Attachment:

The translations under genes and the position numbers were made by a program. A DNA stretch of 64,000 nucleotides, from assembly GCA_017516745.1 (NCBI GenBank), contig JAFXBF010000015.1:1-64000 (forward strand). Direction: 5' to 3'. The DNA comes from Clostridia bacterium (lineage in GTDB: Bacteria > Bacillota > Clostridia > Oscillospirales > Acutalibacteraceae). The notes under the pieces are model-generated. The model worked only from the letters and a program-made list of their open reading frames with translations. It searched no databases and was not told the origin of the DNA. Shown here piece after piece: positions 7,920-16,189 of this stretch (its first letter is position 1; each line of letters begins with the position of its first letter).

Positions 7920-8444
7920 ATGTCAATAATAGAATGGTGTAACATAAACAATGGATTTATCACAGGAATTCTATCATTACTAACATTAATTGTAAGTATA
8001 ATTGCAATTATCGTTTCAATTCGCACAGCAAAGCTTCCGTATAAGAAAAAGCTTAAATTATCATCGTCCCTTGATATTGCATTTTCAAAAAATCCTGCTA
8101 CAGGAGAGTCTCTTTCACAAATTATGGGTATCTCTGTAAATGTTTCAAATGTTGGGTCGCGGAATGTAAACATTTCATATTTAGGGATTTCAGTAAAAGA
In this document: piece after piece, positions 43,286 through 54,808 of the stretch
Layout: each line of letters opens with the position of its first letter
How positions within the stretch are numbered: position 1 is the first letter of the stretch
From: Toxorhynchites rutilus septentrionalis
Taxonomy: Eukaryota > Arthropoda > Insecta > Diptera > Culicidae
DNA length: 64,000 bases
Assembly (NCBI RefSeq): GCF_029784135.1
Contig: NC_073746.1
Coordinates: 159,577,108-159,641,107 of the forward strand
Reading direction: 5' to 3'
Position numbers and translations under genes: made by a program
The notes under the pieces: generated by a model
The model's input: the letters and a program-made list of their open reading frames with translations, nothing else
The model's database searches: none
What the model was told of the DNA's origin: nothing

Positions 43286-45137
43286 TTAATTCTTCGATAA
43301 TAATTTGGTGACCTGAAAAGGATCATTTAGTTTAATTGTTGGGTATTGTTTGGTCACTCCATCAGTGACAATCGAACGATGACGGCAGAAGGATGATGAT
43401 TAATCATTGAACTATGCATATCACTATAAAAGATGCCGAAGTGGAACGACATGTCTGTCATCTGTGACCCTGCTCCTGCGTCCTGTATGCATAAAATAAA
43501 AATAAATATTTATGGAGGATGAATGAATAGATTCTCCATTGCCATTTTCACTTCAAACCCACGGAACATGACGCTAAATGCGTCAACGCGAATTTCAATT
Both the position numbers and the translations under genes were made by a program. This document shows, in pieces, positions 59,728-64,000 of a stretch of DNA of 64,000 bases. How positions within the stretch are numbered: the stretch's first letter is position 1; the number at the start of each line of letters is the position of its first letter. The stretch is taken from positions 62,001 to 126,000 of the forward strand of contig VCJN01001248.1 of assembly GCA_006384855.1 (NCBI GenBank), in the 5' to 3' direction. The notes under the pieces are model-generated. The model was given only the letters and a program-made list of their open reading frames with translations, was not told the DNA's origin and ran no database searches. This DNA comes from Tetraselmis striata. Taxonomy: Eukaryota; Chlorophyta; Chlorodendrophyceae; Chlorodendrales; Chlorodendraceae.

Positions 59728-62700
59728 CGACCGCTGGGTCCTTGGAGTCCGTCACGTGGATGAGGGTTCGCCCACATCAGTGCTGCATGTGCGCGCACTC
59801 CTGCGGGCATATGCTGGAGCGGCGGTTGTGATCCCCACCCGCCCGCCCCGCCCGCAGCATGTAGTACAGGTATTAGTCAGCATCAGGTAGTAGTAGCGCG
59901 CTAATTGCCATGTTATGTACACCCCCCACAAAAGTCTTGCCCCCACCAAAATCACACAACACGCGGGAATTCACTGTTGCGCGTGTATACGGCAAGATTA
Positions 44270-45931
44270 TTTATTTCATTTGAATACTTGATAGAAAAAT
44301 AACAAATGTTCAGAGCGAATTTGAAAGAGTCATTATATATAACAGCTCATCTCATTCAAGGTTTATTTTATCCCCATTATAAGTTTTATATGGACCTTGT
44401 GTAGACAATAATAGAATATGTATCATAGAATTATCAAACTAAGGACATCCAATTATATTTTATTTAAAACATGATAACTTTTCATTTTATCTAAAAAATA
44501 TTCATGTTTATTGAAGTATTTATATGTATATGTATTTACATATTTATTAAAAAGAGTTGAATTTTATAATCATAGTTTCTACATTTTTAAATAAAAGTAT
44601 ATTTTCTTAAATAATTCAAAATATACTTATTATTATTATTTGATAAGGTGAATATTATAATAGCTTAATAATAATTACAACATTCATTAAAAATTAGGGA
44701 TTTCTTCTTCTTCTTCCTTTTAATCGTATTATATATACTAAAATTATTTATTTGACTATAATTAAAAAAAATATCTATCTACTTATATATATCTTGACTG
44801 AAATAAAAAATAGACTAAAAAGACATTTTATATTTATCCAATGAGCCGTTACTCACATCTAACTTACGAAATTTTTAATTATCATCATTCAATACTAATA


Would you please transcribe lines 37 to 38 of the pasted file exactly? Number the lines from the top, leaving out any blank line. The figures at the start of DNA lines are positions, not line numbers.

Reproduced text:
44701 TTTCTTCTTCTTCTTCCTTTTAATCGTATTATATATACTAAAATTATTTATTTGACTATAATTAAAAAAAATATCTATCTACTTATATATATCTTGACTG
44801 AAATAAAAAATAGACTAAAAAGACATTTTATATTTATCCAATGAGCCGTTACTCACATCTAACTTACGAAATTTTTAATTATCATCATTCAATACTAATA